Gives new meaning to the phrase, “this game is a Locke.”
In the waning days of the 2012 major league season, Niki Congero received an unusual text message. It came from a man she had never met — a sports handicapper who for a couple of weeks had been texting unsolicited betting tips to her cellphone.
“LOL,” wrote the man, who identified himself as James Hunter from VIP Sports. “I got a baseball game that will be fixed on sunday.”...
At first the tips were nothing special, Congero told The Center for Investigative Reporting. Then the handicapper guaranteed her a winner in the Sept. 16 game between the Pirates and the Cubs at Wrigley Field. “My best friend is pitching today for the pirates,” Hunter texted. “His name is jeff locke. he will not have a good day.” In a later text he wrote, “Tell your biggest people that pirates game today is fixed. My friend will be throwing this game.”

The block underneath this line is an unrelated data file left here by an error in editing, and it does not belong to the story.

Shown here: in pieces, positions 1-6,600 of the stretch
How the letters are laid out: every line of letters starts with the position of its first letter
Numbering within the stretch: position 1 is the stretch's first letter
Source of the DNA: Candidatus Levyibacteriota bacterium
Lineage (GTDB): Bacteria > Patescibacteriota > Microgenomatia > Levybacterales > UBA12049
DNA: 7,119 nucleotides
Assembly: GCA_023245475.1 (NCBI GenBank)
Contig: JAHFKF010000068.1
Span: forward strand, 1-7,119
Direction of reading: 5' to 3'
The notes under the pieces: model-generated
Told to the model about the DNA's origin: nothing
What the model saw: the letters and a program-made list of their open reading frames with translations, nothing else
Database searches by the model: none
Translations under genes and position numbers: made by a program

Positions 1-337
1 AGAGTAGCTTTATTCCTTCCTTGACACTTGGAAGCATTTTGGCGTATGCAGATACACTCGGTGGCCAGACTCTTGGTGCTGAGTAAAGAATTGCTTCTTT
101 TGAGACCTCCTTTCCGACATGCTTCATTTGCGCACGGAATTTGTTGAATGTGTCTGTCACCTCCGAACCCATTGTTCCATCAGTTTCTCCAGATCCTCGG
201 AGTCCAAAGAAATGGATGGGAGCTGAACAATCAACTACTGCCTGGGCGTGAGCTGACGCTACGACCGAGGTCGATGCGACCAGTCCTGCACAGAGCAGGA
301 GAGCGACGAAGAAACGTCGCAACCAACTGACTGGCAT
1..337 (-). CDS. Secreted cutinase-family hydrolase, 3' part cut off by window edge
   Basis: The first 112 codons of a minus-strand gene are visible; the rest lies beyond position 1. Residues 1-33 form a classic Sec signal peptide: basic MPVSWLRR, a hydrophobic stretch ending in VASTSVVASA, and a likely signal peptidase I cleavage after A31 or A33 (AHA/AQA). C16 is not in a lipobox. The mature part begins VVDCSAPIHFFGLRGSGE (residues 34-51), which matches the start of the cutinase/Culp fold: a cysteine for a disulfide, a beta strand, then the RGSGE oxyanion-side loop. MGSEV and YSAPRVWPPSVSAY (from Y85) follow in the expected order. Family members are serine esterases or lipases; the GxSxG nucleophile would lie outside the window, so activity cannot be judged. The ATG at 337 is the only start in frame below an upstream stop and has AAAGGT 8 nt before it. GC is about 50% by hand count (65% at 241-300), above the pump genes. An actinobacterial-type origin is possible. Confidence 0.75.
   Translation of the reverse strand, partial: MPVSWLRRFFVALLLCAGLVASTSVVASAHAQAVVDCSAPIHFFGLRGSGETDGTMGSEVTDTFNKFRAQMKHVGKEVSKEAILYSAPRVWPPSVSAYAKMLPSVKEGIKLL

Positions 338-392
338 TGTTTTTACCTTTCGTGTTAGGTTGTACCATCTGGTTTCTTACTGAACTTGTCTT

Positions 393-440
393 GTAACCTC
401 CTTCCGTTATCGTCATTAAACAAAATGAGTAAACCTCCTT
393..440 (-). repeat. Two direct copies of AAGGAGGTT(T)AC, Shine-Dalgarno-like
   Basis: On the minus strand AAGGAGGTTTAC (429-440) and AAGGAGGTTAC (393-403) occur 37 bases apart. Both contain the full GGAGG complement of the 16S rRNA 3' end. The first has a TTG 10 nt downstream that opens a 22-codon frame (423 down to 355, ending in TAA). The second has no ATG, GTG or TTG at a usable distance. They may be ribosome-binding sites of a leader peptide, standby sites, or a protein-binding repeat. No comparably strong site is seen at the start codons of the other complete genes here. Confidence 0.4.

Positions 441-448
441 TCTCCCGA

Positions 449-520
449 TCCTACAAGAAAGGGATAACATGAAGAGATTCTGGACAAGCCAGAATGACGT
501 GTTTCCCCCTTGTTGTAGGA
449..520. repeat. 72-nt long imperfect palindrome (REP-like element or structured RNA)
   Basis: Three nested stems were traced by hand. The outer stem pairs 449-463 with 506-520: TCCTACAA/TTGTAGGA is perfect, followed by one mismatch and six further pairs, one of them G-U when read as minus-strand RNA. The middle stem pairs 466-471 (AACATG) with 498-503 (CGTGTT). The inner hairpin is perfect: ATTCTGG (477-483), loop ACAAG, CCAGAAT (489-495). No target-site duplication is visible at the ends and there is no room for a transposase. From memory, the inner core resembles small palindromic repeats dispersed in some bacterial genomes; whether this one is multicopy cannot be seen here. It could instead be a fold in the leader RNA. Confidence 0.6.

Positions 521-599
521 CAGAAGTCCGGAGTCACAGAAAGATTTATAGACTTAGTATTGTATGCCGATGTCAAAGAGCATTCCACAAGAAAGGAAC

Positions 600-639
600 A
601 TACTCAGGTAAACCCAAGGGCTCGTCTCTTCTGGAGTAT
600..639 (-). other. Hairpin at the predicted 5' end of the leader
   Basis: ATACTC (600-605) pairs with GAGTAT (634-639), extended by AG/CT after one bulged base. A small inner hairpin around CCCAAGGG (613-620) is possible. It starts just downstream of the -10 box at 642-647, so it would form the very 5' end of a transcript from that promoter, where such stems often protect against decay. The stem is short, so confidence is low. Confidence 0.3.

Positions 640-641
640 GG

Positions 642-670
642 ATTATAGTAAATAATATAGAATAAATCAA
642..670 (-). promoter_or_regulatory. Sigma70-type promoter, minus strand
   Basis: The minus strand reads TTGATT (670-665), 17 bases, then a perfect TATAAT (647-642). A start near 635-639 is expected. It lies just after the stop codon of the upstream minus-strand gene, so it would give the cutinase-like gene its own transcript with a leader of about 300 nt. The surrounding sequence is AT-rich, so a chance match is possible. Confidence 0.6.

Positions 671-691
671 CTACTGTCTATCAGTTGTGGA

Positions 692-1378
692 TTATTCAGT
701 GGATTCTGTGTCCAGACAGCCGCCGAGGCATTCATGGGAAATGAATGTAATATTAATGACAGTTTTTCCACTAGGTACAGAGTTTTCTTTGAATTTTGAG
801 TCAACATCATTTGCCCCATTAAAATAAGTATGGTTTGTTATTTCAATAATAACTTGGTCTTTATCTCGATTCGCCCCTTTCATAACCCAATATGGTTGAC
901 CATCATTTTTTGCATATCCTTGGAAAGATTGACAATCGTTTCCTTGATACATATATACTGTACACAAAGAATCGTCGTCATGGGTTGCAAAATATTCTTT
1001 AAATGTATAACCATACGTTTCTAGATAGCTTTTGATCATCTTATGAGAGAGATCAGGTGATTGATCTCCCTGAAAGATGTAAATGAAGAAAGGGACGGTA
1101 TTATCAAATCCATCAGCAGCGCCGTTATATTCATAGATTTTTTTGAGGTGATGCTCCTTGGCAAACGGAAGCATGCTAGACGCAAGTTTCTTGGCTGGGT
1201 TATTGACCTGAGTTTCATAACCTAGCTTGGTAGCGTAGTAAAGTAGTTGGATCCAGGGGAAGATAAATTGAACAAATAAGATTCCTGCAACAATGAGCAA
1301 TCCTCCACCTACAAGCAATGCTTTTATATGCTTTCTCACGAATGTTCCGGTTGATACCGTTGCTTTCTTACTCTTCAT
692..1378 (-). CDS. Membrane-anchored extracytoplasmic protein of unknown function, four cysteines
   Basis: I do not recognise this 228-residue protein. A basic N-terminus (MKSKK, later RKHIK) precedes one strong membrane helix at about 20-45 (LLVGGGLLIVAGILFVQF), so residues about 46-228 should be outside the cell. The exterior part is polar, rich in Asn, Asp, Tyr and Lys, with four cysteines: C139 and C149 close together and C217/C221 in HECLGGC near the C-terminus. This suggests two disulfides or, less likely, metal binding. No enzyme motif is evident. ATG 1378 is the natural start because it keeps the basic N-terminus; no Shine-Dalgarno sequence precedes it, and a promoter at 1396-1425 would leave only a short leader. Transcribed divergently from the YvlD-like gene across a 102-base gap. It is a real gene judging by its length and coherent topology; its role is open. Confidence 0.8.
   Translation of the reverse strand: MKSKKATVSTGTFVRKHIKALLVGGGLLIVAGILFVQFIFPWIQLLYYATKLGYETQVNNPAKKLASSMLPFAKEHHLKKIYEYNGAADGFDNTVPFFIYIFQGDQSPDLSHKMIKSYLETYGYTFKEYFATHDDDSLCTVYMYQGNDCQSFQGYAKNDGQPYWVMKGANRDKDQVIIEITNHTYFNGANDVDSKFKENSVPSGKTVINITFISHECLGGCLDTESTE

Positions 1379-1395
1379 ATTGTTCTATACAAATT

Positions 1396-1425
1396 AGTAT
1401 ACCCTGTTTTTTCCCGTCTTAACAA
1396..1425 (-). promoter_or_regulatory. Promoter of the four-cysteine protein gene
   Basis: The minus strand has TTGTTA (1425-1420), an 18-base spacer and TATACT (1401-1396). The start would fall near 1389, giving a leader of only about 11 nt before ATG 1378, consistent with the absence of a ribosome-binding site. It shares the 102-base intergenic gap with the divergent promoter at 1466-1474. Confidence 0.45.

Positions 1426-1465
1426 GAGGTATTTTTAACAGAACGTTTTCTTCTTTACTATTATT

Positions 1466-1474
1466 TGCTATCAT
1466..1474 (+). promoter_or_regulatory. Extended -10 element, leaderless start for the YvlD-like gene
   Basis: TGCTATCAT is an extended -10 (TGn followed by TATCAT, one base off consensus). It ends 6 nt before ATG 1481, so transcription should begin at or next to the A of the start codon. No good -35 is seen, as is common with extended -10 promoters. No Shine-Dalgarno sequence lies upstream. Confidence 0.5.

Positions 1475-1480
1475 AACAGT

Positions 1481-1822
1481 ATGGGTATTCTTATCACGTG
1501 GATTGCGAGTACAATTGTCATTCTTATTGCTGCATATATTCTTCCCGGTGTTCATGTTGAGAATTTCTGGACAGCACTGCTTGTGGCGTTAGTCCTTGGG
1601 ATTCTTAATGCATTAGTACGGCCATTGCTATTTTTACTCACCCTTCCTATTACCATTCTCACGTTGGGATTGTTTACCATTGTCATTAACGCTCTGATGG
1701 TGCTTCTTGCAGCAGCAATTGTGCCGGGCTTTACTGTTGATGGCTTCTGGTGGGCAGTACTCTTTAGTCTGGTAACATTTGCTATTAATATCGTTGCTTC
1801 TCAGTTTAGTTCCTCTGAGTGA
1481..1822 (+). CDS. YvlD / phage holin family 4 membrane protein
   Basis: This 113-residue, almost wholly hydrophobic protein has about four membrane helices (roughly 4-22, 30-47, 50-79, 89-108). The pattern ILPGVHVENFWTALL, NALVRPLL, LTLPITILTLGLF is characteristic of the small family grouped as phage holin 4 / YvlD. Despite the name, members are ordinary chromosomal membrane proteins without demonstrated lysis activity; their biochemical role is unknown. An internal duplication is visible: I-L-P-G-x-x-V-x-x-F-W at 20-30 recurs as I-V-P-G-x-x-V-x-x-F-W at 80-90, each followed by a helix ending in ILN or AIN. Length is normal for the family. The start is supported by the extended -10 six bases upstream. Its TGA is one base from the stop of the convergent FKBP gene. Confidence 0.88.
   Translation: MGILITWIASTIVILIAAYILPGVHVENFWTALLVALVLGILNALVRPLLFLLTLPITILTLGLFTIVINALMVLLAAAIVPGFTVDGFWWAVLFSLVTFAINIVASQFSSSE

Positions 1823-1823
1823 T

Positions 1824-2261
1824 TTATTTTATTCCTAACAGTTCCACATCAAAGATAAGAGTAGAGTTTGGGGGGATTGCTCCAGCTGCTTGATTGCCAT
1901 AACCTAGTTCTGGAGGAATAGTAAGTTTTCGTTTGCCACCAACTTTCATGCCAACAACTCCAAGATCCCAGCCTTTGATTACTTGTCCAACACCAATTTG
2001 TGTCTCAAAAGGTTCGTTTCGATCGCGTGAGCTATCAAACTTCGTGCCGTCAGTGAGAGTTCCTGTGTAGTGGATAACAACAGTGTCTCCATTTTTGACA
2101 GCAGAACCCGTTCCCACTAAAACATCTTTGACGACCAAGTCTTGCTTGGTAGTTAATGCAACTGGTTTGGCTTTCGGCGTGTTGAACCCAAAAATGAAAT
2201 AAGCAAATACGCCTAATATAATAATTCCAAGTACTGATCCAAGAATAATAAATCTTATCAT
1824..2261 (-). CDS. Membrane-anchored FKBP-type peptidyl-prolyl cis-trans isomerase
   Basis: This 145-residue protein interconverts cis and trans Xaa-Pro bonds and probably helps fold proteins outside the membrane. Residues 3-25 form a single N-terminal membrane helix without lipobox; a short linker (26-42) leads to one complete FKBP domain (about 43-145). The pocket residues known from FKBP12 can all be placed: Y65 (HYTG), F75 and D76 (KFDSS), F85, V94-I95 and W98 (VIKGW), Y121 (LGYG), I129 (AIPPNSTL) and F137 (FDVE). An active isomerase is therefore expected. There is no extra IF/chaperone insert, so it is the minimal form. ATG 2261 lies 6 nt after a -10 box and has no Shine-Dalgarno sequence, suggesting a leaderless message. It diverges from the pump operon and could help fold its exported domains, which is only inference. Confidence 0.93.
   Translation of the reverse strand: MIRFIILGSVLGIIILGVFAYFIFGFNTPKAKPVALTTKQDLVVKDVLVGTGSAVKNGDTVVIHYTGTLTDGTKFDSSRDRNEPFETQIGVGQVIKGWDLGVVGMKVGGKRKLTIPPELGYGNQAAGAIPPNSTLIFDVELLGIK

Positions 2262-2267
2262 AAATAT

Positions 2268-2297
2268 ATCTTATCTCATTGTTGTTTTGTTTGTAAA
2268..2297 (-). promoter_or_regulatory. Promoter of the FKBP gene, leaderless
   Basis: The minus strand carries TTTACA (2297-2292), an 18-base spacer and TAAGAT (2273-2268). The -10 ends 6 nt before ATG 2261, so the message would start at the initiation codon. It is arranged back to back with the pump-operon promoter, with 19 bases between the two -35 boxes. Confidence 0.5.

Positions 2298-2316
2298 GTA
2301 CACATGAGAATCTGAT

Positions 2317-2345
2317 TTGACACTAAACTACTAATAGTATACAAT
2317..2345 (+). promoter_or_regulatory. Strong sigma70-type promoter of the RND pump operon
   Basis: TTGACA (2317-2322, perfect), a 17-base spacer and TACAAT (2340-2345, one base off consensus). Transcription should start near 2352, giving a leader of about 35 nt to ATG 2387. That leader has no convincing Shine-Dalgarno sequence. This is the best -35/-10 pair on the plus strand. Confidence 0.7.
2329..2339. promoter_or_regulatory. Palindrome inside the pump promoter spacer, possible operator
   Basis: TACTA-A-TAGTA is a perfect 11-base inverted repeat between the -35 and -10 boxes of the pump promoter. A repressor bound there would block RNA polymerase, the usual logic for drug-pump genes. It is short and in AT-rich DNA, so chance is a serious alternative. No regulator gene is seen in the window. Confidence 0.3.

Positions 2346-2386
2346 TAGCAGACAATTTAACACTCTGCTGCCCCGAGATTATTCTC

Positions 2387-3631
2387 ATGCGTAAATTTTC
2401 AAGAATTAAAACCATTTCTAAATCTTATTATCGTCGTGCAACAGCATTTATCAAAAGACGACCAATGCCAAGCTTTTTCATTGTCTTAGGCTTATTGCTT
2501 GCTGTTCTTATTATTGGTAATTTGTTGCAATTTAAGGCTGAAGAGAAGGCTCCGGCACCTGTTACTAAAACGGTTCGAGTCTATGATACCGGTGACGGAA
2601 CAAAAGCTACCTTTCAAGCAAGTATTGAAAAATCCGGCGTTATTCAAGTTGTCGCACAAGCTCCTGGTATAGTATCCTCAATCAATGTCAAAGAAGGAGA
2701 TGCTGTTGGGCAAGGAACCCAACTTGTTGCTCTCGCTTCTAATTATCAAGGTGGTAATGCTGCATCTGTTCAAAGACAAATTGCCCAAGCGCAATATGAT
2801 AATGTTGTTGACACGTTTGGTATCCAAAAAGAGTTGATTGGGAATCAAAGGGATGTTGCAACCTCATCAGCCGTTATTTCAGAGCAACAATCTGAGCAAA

Pittsburgh jumped out to an early lead behind Locke, a late-season call-up. While the Bucs were ahead, Congero says, the handicapper phoned her, acknowledging that the game wasn’t going the way he had predicted. He implied that he was in touch with the lefthander even as the game was under way….
Sure enough, in the bottom of the fifth inning, Locke fell apart….
MLB’s own investigators and organized-crime detectives from the New York City Police Department were deployed to learn the handicapper’s identity and unravel the plot.
Before it was over, their investigation would lead to a tense standoff by the side of an Arizona desert road, where more than a dozen armed officers confronted two frightened young women with a baby in an effort to track down James Hunter. The outcome would hinge on separating fact from fantasy in the interpersonal dynamics between two former youth-baseball teammates from a small New England town — one of whom grew up to become a major league pitcher, the other a sports gambler.
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